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Uprooting Racism

Thursday, March 20, 2008

Cross-posted from Double Consciousness.

I was browsing through my local book store (mostly used books) looking for a good find when I stumbled across a book in the sociology section titled Uprooting Racism: How White People Can Work for Racial Justice by this guy I’ve never heard of, Paul Kivel.

As I flipped through the pages I realized I found a book to buy and to add to the Double Consciousness book section. While I haven’t read the entire book, skimming here and there makes me think it’s a pretty spot on book. The book is supposed to be an introductory book for white people who are interested in racial justice and want to do something about racism but don’t exactly have a grasp on what to do and what white privilege and white supremacy are. So for anyone out there who is interested in doing anti-racism work I’d suggest picking up this book (from what I have read so far).

Some of the subjects the book covers are “What is whiteness?”, “White benefits, middle class privilege,” “What does an ally do?”, and “Democratic, anti-racist multiculturalism.”

I thought I would highlight some of Kivel’s writings on whiteness:

“Do you defend yourself with statements such as, “I have friends who are people of color,” or “My family didn’t own slaves”? Do you try to separate yourself from other white people? (“I don’t feel white.” “I’m not like other white people.”) Do you try to minimize the importance of whiteness? (“We’re all part of the human race.”)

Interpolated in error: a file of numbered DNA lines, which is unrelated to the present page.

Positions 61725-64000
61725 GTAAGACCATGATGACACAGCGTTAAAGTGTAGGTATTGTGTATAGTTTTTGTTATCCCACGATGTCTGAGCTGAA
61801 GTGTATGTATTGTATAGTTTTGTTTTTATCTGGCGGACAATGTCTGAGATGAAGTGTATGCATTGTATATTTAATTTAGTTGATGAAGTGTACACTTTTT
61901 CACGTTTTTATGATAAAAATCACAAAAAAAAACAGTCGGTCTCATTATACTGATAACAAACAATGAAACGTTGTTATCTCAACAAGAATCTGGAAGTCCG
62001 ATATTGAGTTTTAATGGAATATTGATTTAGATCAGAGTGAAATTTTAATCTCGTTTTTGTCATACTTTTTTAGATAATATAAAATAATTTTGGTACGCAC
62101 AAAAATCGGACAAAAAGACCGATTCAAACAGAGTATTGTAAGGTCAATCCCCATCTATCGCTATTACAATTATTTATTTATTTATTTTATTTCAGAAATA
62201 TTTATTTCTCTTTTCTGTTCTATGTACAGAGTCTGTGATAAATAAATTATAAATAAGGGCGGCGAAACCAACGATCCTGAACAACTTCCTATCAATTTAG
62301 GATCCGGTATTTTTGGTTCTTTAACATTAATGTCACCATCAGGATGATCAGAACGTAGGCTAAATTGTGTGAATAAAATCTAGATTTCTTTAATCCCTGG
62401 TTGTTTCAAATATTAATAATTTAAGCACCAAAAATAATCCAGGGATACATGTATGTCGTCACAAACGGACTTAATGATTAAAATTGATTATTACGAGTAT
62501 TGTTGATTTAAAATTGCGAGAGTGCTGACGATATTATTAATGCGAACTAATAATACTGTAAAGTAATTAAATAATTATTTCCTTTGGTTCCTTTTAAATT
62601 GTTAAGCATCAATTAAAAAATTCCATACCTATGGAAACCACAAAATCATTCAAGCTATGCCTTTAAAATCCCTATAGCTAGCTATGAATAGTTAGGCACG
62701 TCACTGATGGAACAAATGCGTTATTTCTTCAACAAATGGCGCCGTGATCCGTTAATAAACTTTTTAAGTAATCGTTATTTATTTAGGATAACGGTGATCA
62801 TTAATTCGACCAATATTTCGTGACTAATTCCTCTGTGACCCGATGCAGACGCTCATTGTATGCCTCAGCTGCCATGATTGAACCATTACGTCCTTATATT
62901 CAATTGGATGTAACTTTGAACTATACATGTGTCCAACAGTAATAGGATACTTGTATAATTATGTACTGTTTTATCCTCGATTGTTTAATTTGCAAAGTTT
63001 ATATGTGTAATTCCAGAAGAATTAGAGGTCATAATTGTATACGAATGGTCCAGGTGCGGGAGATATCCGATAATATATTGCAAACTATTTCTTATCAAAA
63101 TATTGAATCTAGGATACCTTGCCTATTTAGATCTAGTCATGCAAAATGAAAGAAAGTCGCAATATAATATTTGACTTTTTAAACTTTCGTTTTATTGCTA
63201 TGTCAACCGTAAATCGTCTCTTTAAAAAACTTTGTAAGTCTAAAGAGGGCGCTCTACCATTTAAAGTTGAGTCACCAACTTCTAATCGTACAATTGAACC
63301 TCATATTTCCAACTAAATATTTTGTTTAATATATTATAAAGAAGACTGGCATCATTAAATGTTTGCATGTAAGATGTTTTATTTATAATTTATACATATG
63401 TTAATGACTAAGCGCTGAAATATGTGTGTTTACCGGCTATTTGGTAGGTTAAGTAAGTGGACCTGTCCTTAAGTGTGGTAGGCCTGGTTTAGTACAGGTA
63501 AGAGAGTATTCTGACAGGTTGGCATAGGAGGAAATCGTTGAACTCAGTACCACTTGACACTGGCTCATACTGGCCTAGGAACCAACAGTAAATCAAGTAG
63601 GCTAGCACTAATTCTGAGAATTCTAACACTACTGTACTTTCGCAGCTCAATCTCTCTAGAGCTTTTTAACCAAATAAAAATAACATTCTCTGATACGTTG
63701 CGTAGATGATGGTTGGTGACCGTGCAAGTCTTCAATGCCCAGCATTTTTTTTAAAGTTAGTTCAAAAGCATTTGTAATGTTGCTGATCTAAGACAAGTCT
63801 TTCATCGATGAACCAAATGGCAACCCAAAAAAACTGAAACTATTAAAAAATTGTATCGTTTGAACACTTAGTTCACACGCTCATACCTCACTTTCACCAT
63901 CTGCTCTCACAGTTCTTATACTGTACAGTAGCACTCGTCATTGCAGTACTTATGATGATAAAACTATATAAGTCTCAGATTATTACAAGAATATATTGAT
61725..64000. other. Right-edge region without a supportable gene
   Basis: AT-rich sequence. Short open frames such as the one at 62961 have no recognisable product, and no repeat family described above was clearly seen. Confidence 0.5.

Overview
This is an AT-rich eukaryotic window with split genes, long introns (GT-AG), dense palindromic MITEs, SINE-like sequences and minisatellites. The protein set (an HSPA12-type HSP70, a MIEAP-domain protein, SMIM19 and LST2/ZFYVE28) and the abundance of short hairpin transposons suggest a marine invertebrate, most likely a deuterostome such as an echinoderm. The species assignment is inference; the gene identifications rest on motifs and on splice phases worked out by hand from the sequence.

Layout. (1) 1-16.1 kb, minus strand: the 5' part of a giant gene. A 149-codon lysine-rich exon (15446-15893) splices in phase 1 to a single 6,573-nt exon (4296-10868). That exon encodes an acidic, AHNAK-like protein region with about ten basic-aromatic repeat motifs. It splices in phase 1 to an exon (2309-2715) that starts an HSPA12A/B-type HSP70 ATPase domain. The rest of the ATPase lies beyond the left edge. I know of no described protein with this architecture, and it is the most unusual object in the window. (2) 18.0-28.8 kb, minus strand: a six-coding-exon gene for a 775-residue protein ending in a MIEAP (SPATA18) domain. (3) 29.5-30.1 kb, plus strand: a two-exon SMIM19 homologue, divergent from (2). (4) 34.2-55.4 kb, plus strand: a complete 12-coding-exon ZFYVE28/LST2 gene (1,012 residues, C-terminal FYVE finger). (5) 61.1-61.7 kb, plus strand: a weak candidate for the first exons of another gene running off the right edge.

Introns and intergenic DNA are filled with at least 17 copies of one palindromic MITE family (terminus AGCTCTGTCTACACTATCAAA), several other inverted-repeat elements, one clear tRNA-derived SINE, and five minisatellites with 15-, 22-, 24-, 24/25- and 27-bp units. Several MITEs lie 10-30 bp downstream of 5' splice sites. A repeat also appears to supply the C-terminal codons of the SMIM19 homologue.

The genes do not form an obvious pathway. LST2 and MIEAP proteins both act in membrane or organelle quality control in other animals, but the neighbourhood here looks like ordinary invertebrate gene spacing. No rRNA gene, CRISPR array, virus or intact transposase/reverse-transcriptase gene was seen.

…in our society being white is also just as real, and governs our day-to-day lives just as much as being a person of color. To acknowledge this reality is not to create it nor to perpetuate it. In fact, it is the first step to uprooting racism. (p. 13)

Racism is based on the concept of whiteness-a powerful fiction enforced by power and violence. Whiteness is a constantly shifting boundary seperating those who are entitled to haver certain privileges from those whose exploitation and vulnerability to violence is justified by their not being white.

The important distinction in the United States has always been binary-between those who counted as white and those who did not. (p. 17)

Essentially this is what our blog tries to show and explain and I think this book does a good job at pointing out the intracies and complexities of whiteness. From how it has changed over the centuries, to the privileges it holds, to how to act as an ally toward people of color, and to looking beyond just a Black and white racial relationship.

Image From
PaulKivel.com

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